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« Digi-Cinema Developments | Main | Hate and Minorities »

April 29, 2003


Friedrich --

I just finished Roger Scruton's new book The West and the Rest (here). I enjoyed it, and got a lot out of it. Scruton does an amazingly clear and vivid job of spelling out how different the West has made itself from the rest of the world, and reminds us that not only do the Islamic countries have no experience with democracy, they have no experience with any separation at all between church and state. In a startling article here (click on "Continue to message"), Steve Sailer points out one more challenge, which is the frequency of "consanguineous" marriages in the mideast -- marriages, that is, between first and second cousins. Remember "Deliverance"? Well, an Iraqi is twice as likely to marry his cousin as an American hillbilly is. "In Iraq, as in much of the region," Sailer writes, "nearly half of all married couples are first or second cousins to each other." No wonder tribal loyalties are so ferocious in that part of the world. Why hasn't the mainstream press made more of this?

Polly Frost writes about the influential (and underknown) stage monologuist Ruth Draper here. Polly has also kicked off a "let's discuss art, books, theater and food" forum, which is off to a lively start. You can join the party here.

Lynn Sislo takes note of and wrestles with the way she's an elitist so far as the arts that she knows well go, and a populist so far as arts that she knows less well go, here. A posting that'll ring bells with many arts fans.

Aaron Haspel works up a good God of the Machine head of steam over the question of whether hetero marriage should receive any governmental privileges at all, here.

The assaultively sexual play XXX (which does not star Vin Diesel) by the experimental Spanish theater troupe La Fura dels Baus has opened in London for a four-week run. Based on the Marquis de Sade's "Philosophy in the Bedroom," it's said to be the most sexually explict show ever to be produced in England. Quel surprise that there has been no shortage of coverage: you might start here and here. Here's a Guardian account of the play's original Spanish production. Sodomy, incest, rape and genital mutilation figure among the play's attractions. Did audience members really have sex in the aisles during one performance (here)? Via Daze Reader, here.

Alice Bachini has developed an amusing and persuasive something that she calls the Common Person's Theory of Work (here -- you'll have to do some scrolling, but be sure to let yourself be tickled by Alice's prose and thoughts on the way down too).

How many films has your opinion done a U-turn on? One of the films I came around on was Dziga Vertov's legendary Man With a Movie Camera, which I saw back in film class at our Lousy Ivy University and wasn't much struck by. Years later, when I saw a version of the film set to a score by the Alloy Orchestra (buyable here), I did succumb. What a whirlwind of invention and energy it is. Tim Hulsey celebrates the film here.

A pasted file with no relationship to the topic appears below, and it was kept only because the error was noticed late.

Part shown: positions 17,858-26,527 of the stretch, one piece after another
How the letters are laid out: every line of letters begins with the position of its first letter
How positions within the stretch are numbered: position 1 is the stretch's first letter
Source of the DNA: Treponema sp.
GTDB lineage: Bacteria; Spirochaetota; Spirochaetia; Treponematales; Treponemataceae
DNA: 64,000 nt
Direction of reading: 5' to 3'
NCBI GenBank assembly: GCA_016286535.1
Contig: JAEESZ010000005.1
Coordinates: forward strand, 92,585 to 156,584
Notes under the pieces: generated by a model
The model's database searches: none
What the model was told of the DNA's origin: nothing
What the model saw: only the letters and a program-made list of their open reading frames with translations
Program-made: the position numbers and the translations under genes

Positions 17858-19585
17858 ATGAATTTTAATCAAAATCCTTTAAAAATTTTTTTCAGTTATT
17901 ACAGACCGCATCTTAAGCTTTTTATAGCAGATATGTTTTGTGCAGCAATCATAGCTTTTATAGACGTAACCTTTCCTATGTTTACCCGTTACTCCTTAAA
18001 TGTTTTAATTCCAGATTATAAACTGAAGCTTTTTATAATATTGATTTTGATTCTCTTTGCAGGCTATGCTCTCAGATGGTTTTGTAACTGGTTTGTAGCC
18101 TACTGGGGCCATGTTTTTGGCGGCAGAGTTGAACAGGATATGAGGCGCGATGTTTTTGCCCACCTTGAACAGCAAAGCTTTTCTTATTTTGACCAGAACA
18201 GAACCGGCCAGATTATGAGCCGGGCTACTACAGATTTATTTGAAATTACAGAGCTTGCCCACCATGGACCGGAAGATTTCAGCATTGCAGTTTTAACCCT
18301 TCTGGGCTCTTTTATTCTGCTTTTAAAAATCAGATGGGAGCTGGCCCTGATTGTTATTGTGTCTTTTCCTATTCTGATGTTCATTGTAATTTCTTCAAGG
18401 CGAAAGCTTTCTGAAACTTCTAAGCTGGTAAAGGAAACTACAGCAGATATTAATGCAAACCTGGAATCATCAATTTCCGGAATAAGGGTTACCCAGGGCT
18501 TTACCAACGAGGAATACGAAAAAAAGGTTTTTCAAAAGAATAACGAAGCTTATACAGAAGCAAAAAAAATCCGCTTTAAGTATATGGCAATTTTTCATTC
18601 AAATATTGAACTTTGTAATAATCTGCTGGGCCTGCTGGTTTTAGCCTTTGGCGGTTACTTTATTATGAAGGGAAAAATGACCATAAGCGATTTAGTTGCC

Sasha and Andrew (here), Peter Briffa (here), Alexandra Ceely (here), Scott Chaffin (here), and Chris Bertram (here) have all been showing off 'way too much in the way of fizz, mischief and writing chops not to get linked to.

Note to self: Read. Study. Develop some personality before it's too late.



posted by Michael at April 29, 2003


Man With A Movie Camera is a film that requires some form of accompaniment. The first two times (once in my first year film studies class, the second in a history course class about documentary film) I saw it was in a mute print. No one liked it, least of all me. Then the third time I saw it (in a Russian film history class) it was still a mute print but the lecturer gave a running commentary as it was going and the experience was vastly improved. What little of Vertov's other work I've seen suggests he's something of an acquired taste, though.

Posted by: James Russell on April 29, 2003 4:20 AM

I always liked "The Man with a Movie Camera." Maybe I'm just a natural "film formalist" but I always thought ole Vertov had hung a whole lot of interesting washing out to dry that the film industry/art form had somehow never managed to bring in the house.

"The Man with a Movie Camera" is one of those movies--like Ed Wood--that I would think demand some experience shooting and editing movies to really appreciate fully. Granted, this "inside baseball" approach is to some extent a weakness--you don't have to paint in fresco to appreciate the Sistine Chapel Ceiling--but it's one I find pointless to resist.

Posted by: Friedrich von Blowhard on April 29, 2003 11:52 AM

I liked Alice Bacchini's comments on her wardrobe better!! Related to her work ethic comments---what job does she have that she can wear tights with diamonds cut out and see-through blouses? Sounds she's found at least one way of adding fun to the work day!

Posted by: annette on April 29, 2003 1:39 PM

Alice Bachini has a lovely theory. I suppose this bright idea is one (like so many of life's little lessons on romance) that each one of us has to learn for ourselves. Me? I got a real good grip on this theory at 14. Took a job flipping burgers.

Didn't like Man with a Movie Camera? Gasp!

Psst, Annette, worked in a bookstore during college and dressed in a style that suggested that somehow, somewhere, a thrift store had crashed into a dude ranch.

Posted by: j.c. on April 29, 2003 4:20 PM

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